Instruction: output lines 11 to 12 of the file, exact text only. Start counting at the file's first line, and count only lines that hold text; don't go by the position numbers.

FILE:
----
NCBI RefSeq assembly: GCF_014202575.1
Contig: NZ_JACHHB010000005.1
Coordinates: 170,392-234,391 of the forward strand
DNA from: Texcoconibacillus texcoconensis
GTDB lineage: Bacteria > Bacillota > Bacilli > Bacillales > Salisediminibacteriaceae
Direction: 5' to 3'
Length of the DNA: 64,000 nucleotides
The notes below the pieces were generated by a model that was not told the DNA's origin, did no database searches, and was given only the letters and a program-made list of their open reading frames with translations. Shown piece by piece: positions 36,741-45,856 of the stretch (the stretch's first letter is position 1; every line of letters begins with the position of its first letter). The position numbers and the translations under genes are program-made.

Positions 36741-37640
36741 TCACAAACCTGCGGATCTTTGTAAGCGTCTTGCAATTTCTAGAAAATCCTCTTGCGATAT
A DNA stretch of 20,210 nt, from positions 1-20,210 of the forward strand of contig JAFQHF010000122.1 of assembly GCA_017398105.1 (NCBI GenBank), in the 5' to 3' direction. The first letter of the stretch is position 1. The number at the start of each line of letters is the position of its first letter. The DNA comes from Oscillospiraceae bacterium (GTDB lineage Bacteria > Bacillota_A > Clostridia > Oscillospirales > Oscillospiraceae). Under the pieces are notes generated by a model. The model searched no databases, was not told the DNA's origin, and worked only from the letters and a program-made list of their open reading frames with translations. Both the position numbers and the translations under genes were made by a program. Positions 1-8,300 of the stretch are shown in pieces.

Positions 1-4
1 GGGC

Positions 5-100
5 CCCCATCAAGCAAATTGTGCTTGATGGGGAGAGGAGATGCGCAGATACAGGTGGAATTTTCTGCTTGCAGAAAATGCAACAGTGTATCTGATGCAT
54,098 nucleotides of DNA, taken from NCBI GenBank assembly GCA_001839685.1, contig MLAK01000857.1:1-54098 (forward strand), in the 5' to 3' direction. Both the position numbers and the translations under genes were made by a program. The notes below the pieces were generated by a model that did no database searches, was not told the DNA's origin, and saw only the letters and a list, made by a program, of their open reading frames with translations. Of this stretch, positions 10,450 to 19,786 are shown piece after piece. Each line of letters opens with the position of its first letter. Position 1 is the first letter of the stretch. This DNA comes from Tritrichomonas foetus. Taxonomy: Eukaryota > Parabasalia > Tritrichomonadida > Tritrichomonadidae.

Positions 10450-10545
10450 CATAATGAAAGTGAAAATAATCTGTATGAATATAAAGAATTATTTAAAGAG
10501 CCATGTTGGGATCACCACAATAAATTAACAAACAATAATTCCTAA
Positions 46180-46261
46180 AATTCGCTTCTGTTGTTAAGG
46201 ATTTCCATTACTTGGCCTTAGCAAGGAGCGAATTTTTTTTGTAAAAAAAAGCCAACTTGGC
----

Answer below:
A DNA stretch of 20,210 nt, from positions 1-20,210 of the forward strand of contig JAFQHF010000122.1 of assembly GCA_017398105.1 (NCBI GenBank), in the 5' to 3' direction. The first letter of the stretch is position 1. The number at the start of each line of letters is the position of its first letter. The DNA comes from Oscillospiraceae bacterium (GTDB lineage Bacteria > Bacillota_A > Clostridia > Oscillospirales > Oscillospiraceae). Under the pieces are notes generated by a model. The model searched no databases, was not told the DNA's origin, and worked only from the letters and a program-made list of their open reading frames with translations. Both the position numbers and the translations under genes were made by a program. Positions 1-8,300 of the stretch are shown in pieces.

Positions 1-4